Biosynthesis of intact gonadotropins involves (1) translation of βLH, βFSH, and the common gonadotropin α-subunit; (2) posttranslational modification and folding; (3) combination of the β and α subunits; and (4) modification of the oligosaccharide residues on LH and FSH as they traverse the Golgi apparatus. FSH is secreted primarily in a constitutive manner, with little storage. In contrast, LH is packaged into granules and stored. LH and the gonadotropin-FAS are then secreted in response to GnRH stimulation of the gonadotrope. Multiple isoforms of LH and FSH, differing in their carbohydrate structure and charge, coexist in both pituitary and serum. More basic forms of both LH and FSH yield a greater in vitro potency but a shorter half-life in the circulation while, the opposite is true for less basic forms. The greater number of sialic acid residues on FSH prolong its half-life, whereas the greater number of sulfonated N-acetyl-galactosamine (GalNAc) asparagine-linked oligosaccharides on LH are associated with more rapid clearance due to binding to a specific hepatic receptor. Sulfonation and sialylation of LH and FSH vary across the menstrual cycle and in the absence of gonadal steroids; postmenopausal women have a greater preponderance of sialylated forms of both LH and FSH. The number of sulfonated and sialylated residues on LH and FSH is tightly linked with hormone clearance in women. Thus, the disappearance of LH following GnRH receptor blockade with a potent GnRH antagonist is significantly prolonged in postmenopausal women compared with women in the follicular phase and at the MCS, while the disappearance of FAS, which does not have oligosaccharide residues attached to its protein backbone, is unaffected by the absence of gonadal function ( Table 7.2 ).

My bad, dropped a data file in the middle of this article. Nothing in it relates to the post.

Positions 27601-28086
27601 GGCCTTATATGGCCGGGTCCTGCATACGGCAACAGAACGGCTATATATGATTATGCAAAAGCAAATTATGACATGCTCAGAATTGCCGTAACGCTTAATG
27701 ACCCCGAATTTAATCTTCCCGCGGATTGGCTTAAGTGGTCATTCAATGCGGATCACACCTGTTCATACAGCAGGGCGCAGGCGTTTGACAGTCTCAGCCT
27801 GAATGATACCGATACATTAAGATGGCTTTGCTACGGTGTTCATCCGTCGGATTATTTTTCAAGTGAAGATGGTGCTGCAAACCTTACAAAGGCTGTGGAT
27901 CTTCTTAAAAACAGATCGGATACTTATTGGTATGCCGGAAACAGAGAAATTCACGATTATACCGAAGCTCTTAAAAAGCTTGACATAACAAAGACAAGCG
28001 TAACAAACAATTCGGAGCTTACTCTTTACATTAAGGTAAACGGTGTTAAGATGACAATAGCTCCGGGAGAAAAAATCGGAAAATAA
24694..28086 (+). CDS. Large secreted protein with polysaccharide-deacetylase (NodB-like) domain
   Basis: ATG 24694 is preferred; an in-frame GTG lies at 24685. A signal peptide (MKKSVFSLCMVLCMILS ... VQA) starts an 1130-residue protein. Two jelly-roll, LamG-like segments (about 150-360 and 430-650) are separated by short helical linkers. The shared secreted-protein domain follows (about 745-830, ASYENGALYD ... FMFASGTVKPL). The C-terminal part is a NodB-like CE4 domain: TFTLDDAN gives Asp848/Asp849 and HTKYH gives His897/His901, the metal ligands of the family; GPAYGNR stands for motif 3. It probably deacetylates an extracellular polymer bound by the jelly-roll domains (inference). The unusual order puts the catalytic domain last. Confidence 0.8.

Table 7.2

The Half-Life of Luteinizing Hormone, but Not the Gonadotropin-Free α Subunit, Is Influenced by the Gonadal Steroid Milieu

Luteinizing Hormone Gonadotropin-Free α Subunit
Baseline (IU/L) Mean ± SEM T1/2 (min) Mean ± SEM Baseline (pg/mL) Mean ± SEM T1/2 (min) Mean ± SEM
Postmenopausal 62 ± 3 * 139 ± 35 * ,† 774 ± 45 * 51 ± 26
EFP, LFP, ELP 10 ± 1 57 ± 28 266 ± 44 41 ± 12
MCS 56 ± 11 * 78 ± 20 627 ± 122 41 ± 19

EFP , Early follicular phase; ELP , early luteal phase; LFP , late follicular phase; MCS , midcycle surge.

* P <.0001 vs EFP , LFP , ELP

P <.001 vs MCS

P <.01 vs EFP , LFP , ELP

There is also evidence that gonadotropin secretion is modulated by a factor or factors related to obesity. Serum levels of LH are inversely related to body mass index (BMI) in normal women and in women with polycystic ovary syndrome (PCOS). Further studies have indicated that the inhibitory effect of obesity on LH secretion in PCOS is not mediated at the hypothalamus but is associated with a decrease in both the pituitary response to GnRH and the half-life of endogenous, but not exogenous, LH. The latter finding is consistent with the increase in sulfonated isoforms of LH and FSH as a function of increasing BMI in women with PCOS. Recent studies have shown that in obese men and women without PCOS, the combination of an insulin and lipid/heparin infusion, which results in increased free fatty acids and triglycerides, suppresses LH and FSH. Taken together, these studies may suggest that the effects of obesity on pituitary secretion of LH are mediated through effects of insulin and free fatty acids.